03/01/11 — Project Connect receives $600,000

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Project Connect receives $600,000

By Phyllis Moore
Published in News on March 1, 2011 1:46 PM

Wayne County is one of five communities in the state slated to receive nearly $600,000 in state funding this spring designed to expand and enhance services currently available to young pregnant or parenting teens.

Project Connect: Communities Supporting Young Families is a two-and-one-half-year grant from the N.C. Department of Health and Human Services, Division of Public Health Women's and Children's Health Section.

The Partnership for Children of Wayne County will be lead agency for the grant, with eight other agencies also collaborating on the initiative -- Wayne County Health Department, Cooperative Extension, Wayne Economic Group for Economic Solvency, or WAGES, Wayne Memorial Hospital, Wayne Uplift, Wayne Community College, Wayne County Public Schools and Goldsboro Pediatrics.

Twenty counties in the state were eligible for the funding -- where criteria required communities to have Parents as Teachers programs or other evidence-based models.

"From the beginning, (Wayne County) already had in place two of the three approved home visitation models, so we had a good foundation to build upon," said Dr. Marlee Ray, executive director of WAGES.

Wayne County had a 20 percent chance of getting the grant, said James Roosen, county health director with Wayne County Health Department. He was especially pleased about the funding, as it will support several areas the Health Department already serves -- including birth control, family planning, child services and establishing a medical home for non-pregnant women, as well as tobacco cessation counseling and domestic violence prevention.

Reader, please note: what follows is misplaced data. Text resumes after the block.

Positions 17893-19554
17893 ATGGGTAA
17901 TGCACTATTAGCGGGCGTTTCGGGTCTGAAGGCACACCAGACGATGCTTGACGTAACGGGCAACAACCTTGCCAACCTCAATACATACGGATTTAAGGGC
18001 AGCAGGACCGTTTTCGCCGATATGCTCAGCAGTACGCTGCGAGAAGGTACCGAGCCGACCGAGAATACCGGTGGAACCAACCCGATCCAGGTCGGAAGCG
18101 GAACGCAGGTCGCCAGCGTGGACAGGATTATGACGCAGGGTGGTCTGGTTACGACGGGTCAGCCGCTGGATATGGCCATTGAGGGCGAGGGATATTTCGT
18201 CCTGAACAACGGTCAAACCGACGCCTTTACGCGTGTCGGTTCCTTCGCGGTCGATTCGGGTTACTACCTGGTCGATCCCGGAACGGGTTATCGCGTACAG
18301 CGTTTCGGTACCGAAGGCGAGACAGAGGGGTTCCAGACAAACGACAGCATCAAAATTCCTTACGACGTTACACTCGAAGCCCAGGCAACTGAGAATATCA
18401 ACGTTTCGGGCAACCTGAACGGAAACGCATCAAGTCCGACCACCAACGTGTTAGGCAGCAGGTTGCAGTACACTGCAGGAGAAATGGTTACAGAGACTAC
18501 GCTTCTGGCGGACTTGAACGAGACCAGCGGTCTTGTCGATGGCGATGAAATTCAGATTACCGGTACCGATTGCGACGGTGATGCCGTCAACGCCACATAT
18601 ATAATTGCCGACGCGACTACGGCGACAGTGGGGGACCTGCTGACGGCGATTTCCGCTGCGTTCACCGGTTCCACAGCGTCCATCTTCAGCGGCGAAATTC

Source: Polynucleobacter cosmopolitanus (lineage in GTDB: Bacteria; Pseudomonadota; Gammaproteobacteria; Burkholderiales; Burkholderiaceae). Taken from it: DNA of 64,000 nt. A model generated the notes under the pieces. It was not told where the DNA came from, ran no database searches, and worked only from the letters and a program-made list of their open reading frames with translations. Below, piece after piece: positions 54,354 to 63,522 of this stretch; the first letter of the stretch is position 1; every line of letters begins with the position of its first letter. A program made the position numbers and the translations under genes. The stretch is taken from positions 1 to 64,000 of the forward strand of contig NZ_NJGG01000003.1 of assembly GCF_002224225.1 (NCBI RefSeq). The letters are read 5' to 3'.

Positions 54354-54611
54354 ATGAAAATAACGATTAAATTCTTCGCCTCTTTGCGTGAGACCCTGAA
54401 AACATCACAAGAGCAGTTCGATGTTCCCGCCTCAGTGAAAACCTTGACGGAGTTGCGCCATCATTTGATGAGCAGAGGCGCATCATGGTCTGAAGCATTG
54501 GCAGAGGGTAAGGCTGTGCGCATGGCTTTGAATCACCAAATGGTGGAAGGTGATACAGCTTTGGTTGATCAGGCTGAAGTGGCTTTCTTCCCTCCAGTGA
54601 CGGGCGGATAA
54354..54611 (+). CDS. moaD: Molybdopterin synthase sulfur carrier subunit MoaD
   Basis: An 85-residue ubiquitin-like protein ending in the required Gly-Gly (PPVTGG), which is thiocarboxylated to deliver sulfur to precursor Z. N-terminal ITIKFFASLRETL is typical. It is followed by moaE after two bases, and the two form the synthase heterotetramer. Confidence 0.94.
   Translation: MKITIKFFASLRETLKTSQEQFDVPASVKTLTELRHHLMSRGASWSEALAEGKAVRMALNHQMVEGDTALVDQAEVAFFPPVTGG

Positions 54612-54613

"The purpose is to help pregnant and parenting women from ages 13 to 24 with comprehensive services around maternal health," said Patty Huffman, executive director for the Partnership, who wrote the grant. "It's the whole gamut of everything that can affect health."

One area Roosen's office has particularly targeted in recent years is teen pregnancy rates, which have seen a slight drop but still remain a concern, especially in terms of subsequent births.

"You can expect about one-third of all kids who get pregnant to get pregnant again," he said. "It has dropped over the last couple of years -- about 3 percent, so that's good."

But the economic burden to a community is staggering, Roosen said. While Medicaid absorbs a large amount, the cost of supporting children born to children remains problematic.

"About one-third of our clients are teenagers," he said. "We're seeing right at about 100 kids 19 years of age or less every month. ...

"If we can reduce teen pregnancy, if we can reduce out of wedlock births, that's going to reduce our expenses, get more kids through the community college, get more kids out of high school into college. Economically, I think it's going to be very good. I just hope to see a decline in the number of secondary pregnancies that we have in this age group."

One program, certainly, cannot do it all, Scott said.